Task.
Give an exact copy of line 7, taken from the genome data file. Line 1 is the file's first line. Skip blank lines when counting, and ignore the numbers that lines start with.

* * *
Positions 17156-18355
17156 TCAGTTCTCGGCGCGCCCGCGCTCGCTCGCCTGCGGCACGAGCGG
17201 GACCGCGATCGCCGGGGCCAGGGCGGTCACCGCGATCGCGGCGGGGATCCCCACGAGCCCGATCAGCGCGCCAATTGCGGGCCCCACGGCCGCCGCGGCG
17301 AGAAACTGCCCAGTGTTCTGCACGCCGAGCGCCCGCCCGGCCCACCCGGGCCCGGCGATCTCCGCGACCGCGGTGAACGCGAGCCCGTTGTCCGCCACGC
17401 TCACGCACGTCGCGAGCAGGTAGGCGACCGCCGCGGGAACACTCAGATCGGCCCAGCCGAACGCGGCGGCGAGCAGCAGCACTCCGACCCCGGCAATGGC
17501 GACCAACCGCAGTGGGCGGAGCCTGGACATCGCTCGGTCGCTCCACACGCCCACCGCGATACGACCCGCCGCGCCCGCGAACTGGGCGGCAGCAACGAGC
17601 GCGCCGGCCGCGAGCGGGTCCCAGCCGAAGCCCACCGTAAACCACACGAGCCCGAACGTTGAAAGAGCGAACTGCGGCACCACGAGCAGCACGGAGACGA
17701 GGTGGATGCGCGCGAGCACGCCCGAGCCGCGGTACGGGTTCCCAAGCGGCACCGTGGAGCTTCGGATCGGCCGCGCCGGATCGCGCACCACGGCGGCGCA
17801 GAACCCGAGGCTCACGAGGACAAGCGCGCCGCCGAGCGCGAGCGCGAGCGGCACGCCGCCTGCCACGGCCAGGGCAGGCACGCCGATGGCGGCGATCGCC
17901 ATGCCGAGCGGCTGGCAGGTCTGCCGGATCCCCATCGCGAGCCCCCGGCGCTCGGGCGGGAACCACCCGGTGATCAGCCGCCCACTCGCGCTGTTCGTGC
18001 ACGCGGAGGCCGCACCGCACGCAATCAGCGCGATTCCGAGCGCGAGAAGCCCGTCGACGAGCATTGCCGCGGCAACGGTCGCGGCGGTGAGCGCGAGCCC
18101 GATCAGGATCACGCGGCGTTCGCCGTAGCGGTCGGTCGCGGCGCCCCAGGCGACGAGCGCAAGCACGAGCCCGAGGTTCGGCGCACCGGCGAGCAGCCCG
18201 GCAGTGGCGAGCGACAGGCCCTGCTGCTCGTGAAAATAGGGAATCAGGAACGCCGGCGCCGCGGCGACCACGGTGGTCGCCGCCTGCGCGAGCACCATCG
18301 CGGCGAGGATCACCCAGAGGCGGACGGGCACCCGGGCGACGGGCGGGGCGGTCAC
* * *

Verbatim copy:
17601 GCGCCGGCCGCGAGCGGGTCCCAGCCGAAGCCCACCGTAAACCACACGAGCCCGAACGTTGAAAGAGCGAACTGCGGCACCACGAGCAGCACGGAGACGA